– With Kesava as the helmsman, verily was crossed by the Pandavas the battle-river, whose banks were Bhishma and Drona, whose water was Jayadratha, whose blue lotus was the king of Gandhara, whose crocodile was Salya, whose current was Kripa, whose billow was Karna, whose terrible alligators were Vikarna and Asvatthama, whose whirlpool was Duryodhana

Blue Water Lily The same sentiment reverberates in the Ramayana, one of India’s great epics, where its vivid hues are celebrated and associated with purity and commitment. Its ties to Lord Shiva further enhance its religious stature.

Furthermore, each petal of the Neel kamal tells a tale.

Whether it’s the story of resilience, emerging from the mud yet untouched by its impurities, or the narrative of spiritual growth, reaching enlightenment, this flower is a timeless spiritual guide in Hindu philosophy.

Bhandhook (Midday Flower – Pentapetes phoenicea)

The Bhandhook flower opens its fiery red petals at noon, symbolizing life’s intensity and the divine’s presence.

This vibrant bloom reminds us of transient yet fervent moments, encouraging passionate living.

Pentapetes phoeniceaLord

Krishna’s tales, brimming with love and divinity, link him to the Bhandhook, underscoring eternal love.

Likewise, Lord Ganesh, symbolizing wisdom and resilience, is associated with this flower, emphasizing its role as a symbol of hope and enlightenment.

Mirroring the Sun God’s life-giving essence, the flower’s midday blossoming celebrates life’s energy, its cycles, and the divine rhythm governing the cosmos.

Marigold (Genda – Calendula)

Vibrant and energetic Marigolds are central to Hindu festivities, symbolizing auspiciousness and joy.

These blooms are often linked to Lord Krishna and represent the soul’s desire to connect with the divine.

Scriptures recount marigolds offered to Krishna, signifying love, surrender, and grace.

“Flowers please the mind and grant prosperity. Hence, men with righteous deeds bestowed the name Sumana on them.”

– The Mahabharata book 13, Anusasana Parva Chapter 101, verses 19-21

Marigold In Hindu traditions, marigolds craft torans and decorative hangings for home entrances during festivals, like Diwali.

These torans, beyond aesthetics, repel negativity and welcome positivity.

The Timeless Relevance of Bhagavad Gita’s Floral Metaphors

The Bhagavad Gita uses floral metaphors to convey profound spiritual truths.

Each flower reference in this text symbolizes life lessons, such as the fleeting nature of existence or the pursuit of enlightenment.

In today’s fast-paced digital age, these ancient botanical metaphors offer a grounding perspective.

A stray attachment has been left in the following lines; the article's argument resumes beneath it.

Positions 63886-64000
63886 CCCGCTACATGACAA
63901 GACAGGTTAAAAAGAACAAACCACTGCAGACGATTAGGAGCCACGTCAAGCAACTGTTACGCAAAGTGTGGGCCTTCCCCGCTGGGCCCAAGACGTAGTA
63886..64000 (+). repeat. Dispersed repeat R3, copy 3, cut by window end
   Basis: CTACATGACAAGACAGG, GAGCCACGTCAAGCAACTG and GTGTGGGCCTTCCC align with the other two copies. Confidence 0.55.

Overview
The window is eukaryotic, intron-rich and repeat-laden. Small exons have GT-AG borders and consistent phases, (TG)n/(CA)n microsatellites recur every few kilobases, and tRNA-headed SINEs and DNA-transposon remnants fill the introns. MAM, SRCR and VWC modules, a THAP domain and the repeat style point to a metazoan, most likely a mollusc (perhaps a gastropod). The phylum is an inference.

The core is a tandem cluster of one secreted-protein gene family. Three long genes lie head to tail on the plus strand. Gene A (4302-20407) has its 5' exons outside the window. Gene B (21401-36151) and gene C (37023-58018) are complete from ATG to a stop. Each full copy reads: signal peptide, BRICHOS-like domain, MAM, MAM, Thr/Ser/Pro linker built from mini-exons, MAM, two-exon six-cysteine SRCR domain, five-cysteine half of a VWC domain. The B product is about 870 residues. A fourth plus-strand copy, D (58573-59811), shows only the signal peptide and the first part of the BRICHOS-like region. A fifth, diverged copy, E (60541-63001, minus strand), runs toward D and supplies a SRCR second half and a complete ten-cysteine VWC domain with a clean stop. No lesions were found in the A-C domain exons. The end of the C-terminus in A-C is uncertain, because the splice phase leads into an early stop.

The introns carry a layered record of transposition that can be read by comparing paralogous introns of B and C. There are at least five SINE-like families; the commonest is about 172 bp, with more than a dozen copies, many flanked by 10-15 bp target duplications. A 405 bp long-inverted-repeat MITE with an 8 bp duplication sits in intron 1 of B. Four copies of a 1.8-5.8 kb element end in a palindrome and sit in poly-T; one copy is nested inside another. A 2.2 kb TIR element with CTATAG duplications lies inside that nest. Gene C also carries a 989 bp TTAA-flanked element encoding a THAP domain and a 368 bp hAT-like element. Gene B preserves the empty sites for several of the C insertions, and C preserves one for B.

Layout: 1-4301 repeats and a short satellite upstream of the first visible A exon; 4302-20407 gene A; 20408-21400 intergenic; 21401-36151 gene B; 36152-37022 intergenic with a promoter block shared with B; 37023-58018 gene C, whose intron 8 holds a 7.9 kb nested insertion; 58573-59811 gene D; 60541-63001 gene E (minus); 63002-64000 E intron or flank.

They remind us to value stillness, simplicity, and spiritual growth as anchors amidst life’s uncertainties.

As we face myriad challenges today, these floral insights from the Bhagavad Gita guide us toward love, detachment, and self-awareness.

Flowers as Bridges to the Divine

In Hinduism, flowers symbolize the bridge between earthly and divine realms, representing the universe’s grandeur.

Their blooming reflects a soul’s journey toward enlightenment, facing challenges just as flowers do.

Each petal conveys life’s eternal cycles, urging reflection on life’s fleeting nature.

Commonly used as offerings, flowers connect humans and divinity.

Specific flowers, like the Lotus and Marigold, guide us toward more profound truths.

They serve as nature’s spiritual guides, inspiring souls to seek enlightenment.

Hinduism vs. Buddhism

You will notice that many flowers that carry symbolism in Hinduism also appear in Buddhist scriptures, like the Tripitaka.

This makes sense since Hinduism and Buddhism have common origins in the culture of Ancient India.

Both religions have many shared beliefs and practices but also pronounced differences.

Still, the strong symbolism of flowers.

Yet the strong symbolism of flowers spans both religions so that- despite the big differences – some connection can be found.

Sacred Blooms: Discover the 10 Favorite Flowers of Hindu Gods

“Flowers please the mind and grant prosperity.

Hence, men with righteous deeds bestowed the name Sumana on them.”

According to this verse from the epic Mahabharata, when a pious man with a pure heart offers flowers to the deities, the deities become gratified and as a result bestow prosperity upon him.